The Editor's Choice

Welcome to the blog of the editorial team at Adam Matthew Digital. Here we will bring you snippets from the fascinating collections we have the privilege of handling on a daily basis, as well as posts about our travels to various archives and conferences across the world.

Also featured are special guest blogs by leading academics on their personal collection highlights. Please subscribe to recieve new blog posts direct to your inbox.

“Ever Yours”: The Florence Nightingale Papers and Handwritten Text Recognition Technology
13 October 2017

Medical Services and Warfare: 1850-1927 is a major new resource that examines the history of injury, disease, treatment and medical development within and around conflicts of the nineteenth and twentieth centuries.Collecting more than 4,000 documents from archives and libraries from the UK and North America, this resource includes the outstanding Florence Nightingale Papers from the British Library, comprising correspondence, notes and reports written between 1847-1889.

A Stone in Peleg Bradford’s Shoe May Have Saved His Life: A Special Guest Blog by Jake Wynn
11 October 2017

On June 17, 1864, while on the picket line outside Petersburg, Virginia, Private Bradford crouched down to remove the rock from his shoe. Just then, a Confederate sharpshooter took aim and fired. The bullet smashed through Bradford’s leg, which was raised as he attempted to put the shoe back onto his foot. “He always said he was sure that the Rebel sharpshooter had aimed for his head,” wrote Richard Bradford, Peleg’s grandson, “He always figured he swapped his knee for his head.”

Pictures of Some Things You Want
04 October 2017

Trade Catalogues and the American Home is a fascinating resource which published in early 2017 that allows you to see the changes in American consumerism over the twentieth century. The collection highlights many aspects of American daily life from around 1850-1950. One such aspect: our (and I’m lumping us Brits in with the Americans, here) great love of Stuff.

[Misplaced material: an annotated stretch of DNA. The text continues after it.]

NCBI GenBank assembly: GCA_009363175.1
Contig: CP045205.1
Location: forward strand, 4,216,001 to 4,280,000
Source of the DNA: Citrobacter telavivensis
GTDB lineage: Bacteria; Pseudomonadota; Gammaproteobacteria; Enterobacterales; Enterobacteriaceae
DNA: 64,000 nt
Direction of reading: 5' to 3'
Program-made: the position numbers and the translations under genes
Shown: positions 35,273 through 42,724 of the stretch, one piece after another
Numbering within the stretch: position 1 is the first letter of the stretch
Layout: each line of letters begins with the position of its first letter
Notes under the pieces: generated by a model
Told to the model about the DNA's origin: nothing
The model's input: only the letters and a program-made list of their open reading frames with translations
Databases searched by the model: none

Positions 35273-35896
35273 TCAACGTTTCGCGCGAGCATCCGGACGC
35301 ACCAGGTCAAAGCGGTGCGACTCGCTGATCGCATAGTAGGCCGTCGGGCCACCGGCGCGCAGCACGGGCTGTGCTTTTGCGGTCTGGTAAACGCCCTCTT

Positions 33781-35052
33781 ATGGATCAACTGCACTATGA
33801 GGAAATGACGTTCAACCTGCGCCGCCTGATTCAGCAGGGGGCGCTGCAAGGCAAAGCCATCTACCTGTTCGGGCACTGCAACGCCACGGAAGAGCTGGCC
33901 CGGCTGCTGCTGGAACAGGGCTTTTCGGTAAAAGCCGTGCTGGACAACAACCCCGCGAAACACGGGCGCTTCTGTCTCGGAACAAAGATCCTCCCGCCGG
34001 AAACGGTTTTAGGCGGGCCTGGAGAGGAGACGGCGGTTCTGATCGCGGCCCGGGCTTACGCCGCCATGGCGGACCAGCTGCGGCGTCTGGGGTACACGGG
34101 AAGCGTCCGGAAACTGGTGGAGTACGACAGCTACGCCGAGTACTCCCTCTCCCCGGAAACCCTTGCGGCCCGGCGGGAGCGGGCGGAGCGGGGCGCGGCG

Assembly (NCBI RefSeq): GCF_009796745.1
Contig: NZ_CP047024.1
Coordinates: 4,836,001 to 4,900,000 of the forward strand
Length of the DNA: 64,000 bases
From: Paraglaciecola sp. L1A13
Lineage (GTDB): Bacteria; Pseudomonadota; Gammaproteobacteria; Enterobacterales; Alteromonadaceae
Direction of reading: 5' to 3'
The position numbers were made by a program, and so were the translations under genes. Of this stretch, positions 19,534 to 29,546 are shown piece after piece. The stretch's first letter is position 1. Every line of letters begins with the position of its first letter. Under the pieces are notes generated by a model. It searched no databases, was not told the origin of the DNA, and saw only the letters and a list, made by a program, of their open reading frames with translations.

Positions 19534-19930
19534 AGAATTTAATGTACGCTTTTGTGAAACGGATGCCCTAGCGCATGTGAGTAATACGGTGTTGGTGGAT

Parliamentary Association for Euro-Arab Co-operation (Eurabia)
02 October 2017

When reviewing an historical event, I often enjoy researching the minutiae of the moment. What, I will wonder, was the weather like? What did the participants eat for breakfast? It is for this reason that I wanted to put Adam Matthew’s facsimile of the summary booklet for the 1977 ‘Peace and Palestinians’ conference into a more detailed historical and cultural context – drawn in by the little details, and encouraged by the fact that the fortieth anniversary of this significant event is rapidly approaching.

Bobbies and Peelers: The Metropolitan Police Act of 1829
29 September 2017

On this day in 1829 the first units of the London Metropolitan Police appeared on the streets of London, under Sir Robert Peel. Having become Home Secretary in 1822, Peel set to work laying the legislation in place that would enable the very first English police force.

16,306 Convicts
21 September 2017

Between 1788 and 1868, the British government transported more than 160,000 convicts to Australia. A popular punishment since the early seventeenth century, transportation was second in severity only to execution. Following the War of Independence, however, the defeated Crown could no longer banish undesirable elements of society to their American colonies. Conditions in overcrowded gaols and prison hulks began to deteriorate following the outbreak of war, and continued to slide until some bright spark suggested the establishment of a penal colony far, far removed from English shores.

Attacking Japanese Morale, 1940-1945
20 September 2017

Among the gems in the Foreign Office Files for Japan are two files that consider the role of the enemy’s “civilian morale” in war and diplomacy. In both, British officials presupposed that targeting civilians might be an effective means of deterring or defeating the Japanese war machine.

Service Newspapers of World War II: Raising Morale One Moustache at a Time
08 September 2017